Pharmacotherapy for Psychologists: Prescribing and Collaborative Roles
For individuals in the U.S. & U.S. territories
Psychologists are becoming increasingly involved in pharmacotherapy—as prescribers of psychotropic medications, as collaborators with prescribers, and as sources of information, advice, and support to clients and health care professionals. These new roles represent one of the most significant changes in the practice of psychology in recent times.
This book takes a comprehensive look at how pharmacotherapy is reshaping the practice of psychology. It argues the benefits of extending prescriptive authority to appropriately trained psychologists and chronicles the experiences of prescribing psychologists.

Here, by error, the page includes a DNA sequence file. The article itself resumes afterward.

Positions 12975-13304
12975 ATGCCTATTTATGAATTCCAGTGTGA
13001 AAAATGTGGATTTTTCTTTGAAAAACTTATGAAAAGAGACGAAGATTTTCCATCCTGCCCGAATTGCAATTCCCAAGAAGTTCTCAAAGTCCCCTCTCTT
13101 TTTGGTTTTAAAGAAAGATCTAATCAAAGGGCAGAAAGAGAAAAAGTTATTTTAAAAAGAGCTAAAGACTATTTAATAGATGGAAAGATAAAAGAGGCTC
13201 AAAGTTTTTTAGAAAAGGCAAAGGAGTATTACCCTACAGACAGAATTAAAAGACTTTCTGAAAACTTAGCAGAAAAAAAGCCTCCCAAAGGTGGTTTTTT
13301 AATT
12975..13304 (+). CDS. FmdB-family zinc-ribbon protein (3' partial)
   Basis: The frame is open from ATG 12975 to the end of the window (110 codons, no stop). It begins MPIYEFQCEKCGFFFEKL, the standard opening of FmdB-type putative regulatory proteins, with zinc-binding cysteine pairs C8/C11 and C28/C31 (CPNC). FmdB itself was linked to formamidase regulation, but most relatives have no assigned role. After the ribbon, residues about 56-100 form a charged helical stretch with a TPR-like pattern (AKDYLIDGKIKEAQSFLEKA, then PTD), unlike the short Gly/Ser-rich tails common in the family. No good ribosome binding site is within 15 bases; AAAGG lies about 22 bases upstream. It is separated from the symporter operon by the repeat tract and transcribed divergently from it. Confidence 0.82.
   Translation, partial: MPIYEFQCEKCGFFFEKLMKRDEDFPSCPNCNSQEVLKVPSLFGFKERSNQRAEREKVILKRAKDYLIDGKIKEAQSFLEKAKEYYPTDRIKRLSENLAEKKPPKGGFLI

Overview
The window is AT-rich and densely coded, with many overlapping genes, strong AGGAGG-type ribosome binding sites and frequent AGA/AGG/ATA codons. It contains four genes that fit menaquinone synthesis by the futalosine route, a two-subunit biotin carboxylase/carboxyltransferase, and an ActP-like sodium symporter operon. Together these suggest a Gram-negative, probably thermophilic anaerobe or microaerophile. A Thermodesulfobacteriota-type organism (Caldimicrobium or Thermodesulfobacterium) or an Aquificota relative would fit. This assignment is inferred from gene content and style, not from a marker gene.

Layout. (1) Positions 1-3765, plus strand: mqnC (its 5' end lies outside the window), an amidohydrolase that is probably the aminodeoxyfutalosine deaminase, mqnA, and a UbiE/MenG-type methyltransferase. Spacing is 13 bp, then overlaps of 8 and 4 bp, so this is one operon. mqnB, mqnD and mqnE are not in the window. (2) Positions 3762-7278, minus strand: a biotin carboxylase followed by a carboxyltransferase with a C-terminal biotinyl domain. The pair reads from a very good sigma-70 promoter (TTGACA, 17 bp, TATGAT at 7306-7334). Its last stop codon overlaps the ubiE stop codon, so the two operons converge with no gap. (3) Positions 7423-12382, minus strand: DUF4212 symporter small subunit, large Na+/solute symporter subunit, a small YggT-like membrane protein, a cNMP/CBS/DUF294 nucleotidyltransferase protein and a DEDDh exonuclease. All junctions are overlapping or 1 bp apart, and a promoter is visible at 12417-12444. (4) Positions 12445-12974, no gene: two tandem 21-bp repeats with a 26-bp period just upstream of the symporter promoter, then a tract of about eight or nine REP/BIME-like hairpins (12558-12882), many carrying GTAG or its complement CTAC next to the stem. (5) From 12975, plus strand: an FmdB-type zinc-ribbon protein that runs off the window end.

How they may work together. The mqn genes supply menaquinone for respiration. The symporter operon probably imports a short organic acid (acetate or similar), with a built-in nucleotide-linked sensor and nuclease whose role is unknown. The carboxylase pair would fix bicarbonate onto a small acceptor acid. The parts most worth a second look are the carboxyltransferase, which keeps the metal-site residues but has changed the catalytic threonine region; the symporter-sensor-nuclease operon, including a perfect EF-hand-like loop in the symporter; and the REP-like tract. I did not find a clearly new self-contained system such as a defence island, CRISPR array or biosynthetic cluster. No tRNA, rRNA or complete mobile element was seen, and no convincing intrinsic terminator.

Furthermore, it explores emerging issues that prescribing and collaborating psychologists face, such as the need to maintain a psychological orientation while integrating medication management with psychotherapy, the need to build and maintain strong relationships with physicians, issues with insurance companies and managed care agencies, professional practice standards and guidelines in relation to pharmacotherapy, and the evaluation of drug research.
With its strong practical orientation, this book is a must-read for psychologists who have or want to obtain prescriptive authority, as well as those who wish to assume more collaborative roles within primary care and other settings.